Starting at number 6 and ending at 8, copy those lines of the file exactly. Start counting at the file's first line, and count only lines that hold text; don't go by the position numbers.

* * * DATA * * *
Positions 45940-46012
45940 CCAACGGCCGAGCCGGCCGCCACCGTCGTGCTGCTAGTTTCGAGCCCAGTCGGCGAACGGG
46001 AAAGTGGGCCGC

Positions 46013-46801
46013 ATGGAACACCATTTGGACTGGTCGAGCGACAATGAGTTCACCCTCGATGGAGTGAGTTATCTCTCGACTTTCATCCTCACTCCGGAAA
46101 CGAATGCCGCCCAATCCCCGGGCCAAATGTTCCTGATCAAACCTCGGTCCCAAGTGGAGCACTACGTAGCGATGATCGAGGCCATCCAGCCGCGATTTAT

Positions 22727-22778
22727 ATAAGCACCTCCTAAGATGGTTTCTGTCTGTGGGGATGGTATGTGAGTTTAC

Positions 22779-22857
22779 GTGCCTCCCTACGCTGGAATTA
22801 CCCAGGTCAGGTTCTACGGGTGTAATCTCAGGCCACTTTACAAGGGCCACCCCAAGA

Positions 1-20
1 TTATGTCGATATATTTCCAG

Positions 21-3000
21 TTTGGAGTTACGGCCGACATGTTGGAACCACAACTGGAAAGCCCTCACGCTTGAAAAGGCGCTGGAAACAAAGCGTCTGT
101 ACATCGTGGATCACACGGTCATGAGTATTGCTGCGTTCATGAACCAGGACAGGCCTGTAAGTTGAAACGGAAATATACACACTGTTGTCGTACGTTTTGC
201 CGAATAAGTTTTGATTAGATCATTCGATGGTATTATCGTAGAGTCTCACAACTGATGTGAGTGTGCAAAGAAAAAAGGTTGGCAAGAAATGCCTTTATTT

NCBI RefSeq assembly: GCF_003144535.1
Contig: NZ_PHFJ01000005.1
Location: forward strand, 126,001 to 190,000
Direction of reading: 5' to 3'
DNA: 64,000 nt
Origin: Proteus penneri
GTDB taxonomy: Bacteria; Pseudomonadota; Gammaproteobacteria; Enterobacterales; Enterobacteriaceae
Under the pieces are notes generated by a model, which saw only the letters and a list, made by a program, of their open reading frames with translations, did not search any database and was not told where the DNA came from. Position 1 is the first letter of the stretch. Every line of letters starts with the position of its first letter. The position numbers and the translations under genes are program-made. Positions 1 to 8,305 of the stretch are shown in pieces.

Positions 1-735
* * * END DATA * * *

46101 CGAATGCCGCCCAATCCCCGGGCCAAATGTTCCTGATCAAACCTCGGTCCCAAGTGGAGCACTACGTAGCGATGATCGAGGCCATCCAGCCGCGATTTAT

Positions 22727-22778
22727 ATAAGCACCTCCTAAGATGGTTTCTGTCTGTGGGGATGGTATGTGAGTTTAC